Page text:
The central section of Crossrail will not be fully open until ‘the first half of 2022’ and the project has gone further over budget, the company building it has said.
Crossrail Ltd said its board’s latest assessment, is that the central section of what will be known as the Elizabeth line between Paddington and Abbey Wood will be ready to open in the first half of 2022.
A Crossrail test train
It added: ‘As work to complete the railway progresses, there may be opportunity to review and bring forward the opening of the central section, subject to progress during the intensive operational testing phase.'
The company said the latest cost estimate presented to the Board shows that the cost to complete the project could be up to £1.1bn above the Financing Package agreed in December 2018 (£450m more than the upper end of the range announced in November 2019).
Work is ongoing to finalise the cost estimates.
Chief executive Mark Wild said: ‘Our focus remains on opening the Elizabeth line as soon as possible. Now more than ever Londoners are relying on the capacity and connectivity that the Elizabeth line will bring, and we are doing everything possible to deliver the railway as safely and quickly as we can.
‘We have a comprehensive plan to complete the railway and we are striving to commence intensive operational testing for the Elizabeth line, known as Trial Running, at the earliest opportunity.
‘Delivery of the Elizabeth line is now in its complex final stages and is being completed at a time of great uncertainty due to the risk and potential impacts of further Covid outbreaks. We are working tirelessly to complete the remaining infrastructure works so that we can fully test the railway and successfully transition the project as an operational railway to Transport for London.’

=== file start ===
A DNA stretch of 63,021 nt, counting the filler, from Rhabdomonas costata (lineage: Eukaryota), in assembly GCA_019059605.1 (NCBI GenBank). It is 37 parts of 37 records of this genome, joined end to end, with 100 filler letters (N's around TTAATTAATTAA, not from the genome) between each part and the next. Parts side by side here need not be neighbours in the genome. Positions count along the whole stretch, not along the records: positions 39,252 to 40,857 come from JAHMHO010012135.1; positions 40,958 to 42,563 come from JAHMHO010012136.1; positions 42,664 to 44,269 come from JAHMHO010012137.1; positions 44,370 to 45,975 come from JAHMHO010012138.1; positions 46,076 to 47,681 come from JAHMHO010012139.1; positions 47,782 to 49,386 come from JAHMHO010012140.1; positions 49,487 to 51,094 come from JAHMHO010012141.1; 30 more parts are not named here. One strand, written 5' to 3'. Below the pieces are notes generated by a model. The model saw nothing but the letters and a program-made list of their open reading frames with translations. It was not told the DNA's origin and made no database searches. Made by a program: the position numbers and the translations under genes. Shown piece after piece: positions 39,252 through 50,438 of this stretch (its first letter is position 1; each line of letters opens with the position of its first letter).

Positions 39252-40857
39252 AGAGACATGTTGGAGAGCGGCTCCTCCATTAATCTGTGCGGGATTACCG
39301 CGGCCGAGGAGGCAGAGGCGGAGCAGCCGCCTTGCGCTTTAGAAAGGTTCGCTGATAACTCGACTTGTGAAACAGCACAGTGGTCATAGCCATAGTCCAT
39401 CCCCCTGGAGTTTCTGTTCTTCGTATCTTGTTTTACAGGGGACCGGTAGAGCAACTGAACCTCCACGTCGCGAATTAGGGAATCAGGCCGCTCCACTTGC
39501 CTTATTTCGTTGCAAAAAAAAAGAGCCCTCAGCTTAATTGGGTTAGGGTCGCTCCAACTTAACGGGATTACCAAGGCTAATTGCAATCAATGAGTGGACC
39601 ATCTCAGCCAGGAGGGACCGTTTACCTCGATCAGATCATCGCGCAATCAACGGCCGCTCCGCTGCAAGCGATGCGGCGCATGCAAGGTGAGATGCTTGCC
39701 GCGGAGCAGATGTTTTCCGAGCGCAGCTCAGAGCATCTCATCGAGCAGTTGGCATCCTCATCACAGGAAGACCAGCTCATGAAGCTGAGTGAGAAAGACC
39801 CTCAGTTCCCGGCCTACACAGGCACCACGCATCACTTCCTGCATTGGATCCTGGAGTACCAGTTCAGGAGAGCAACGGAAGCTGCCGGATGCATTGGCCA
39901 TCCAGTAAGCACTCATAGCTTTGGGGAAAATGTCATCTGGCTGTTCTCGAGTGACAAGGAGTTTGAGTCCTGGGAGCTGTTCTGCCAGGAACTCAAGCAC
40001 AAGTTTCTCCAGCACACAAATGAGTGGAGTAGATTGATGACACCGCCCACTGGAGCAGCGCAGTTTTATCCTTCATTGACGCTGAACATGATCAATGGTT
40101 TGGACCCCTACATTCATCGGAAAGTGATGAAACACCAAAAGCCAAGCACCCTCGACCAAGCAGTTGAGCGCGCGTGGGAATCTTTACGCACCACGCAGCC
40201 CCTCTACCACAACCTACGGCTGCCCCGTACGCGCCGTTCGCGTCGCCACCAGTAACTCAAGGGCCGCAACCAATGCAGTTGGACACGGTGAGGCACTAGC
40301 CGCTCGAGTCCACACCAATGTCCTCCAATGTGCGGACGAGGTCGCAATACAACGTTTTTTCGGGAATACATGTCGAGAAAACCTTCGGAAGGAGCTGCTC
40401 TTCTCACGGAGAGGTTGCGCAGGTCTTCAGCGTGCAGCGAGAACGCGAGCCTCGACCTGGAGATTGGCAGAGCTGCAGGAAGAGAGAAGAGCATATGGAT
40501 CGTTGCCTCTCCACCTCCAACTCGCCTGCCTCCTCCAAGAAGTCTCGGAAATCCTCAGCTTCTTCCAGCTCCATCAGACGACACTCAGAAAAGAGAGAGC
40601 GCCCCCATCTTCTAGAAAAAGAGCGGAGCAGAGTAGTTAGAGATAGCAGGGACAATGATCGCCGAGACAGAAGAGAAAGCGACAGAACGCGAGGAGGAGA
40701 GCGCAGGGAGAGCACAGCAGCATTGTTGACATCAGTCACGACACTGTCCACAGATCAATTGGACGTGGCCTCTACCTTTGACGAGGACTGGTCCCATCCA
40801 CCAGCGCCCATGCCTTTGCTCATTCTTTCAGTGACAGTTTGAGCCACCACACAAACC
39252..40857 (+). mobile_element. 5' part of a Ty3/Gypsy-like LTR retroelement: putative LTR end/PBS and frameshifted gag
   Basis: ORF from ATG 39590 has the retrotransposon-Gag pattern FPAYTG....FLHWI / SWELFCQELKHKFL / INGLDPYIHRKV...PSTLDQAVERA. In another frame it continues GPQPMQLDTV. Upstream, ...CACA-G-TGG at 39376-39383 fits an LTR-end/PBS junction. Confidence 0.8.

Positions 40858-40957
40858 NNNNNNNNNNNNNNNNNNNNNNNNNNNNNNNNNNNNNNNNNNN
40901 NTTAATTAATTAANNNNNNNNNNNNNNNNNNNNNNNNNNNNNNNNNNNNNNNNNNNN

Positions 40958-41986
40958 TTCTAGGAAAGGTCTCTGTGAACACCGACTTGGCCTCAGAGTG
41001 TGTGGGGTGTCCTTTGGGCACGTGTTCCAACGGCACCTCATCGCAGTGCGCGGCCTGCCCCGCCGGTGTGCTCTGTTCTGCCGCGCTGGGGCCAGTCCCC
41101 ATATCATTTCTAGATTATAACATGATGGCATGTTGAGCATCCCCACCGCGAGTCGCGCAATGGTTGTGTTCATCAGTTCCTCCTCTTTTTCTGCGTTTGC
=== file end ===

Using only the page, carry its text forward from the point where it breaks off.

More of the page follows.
Andy Byford, London’s Transport Commissioner, said: 'It is very disappointing to receive confirmation from Crossrail Ltd that their plan for opening the Elizabeth Line now has a date of the first half of 2022.
'I will now work with my team and the DfT to review Crossrail’s plans. I have been very clear that I am committed to getting this railway open safely and reliably as quickly as possible for the benefit of London and beyond.'
Crossrail Ltd said the new delay is due to three main factors:
Routeway: ‘we have had lower than planned productivity in the final completion and handover of the shafts and portals. The shafts and portals form a critical part of the routeway and contain many of the complex operating systems for the Elizabeth line. We have now completed handover of eight of the 10 shafts and portals to TfL and will complete handover of the final two this autumn.’
Stations: ‘as more detailed plans for the completion and handover of the ten central section stations have developed, we have revised our previous schedule assumptions about the pace at which these large and complex stations can be handed over to TfL. The completion and handover of all the stations in the central section is a monumental task - in our updated plan we have phased the transfer of stations to take account the scale of this undertaking.’
COVID-19: ‘Covid has further exacerbated the schedule pressures due to a pause of physical activity on sites during lockdown to keep the workforce safe and significant constraints on ongoing work and productivity due to the reduced numbers that can work on site to meet strict social distancing requirements. We now have a maximum of around 2,000 people on our sites, less than 50% of our pre-Covid complement.’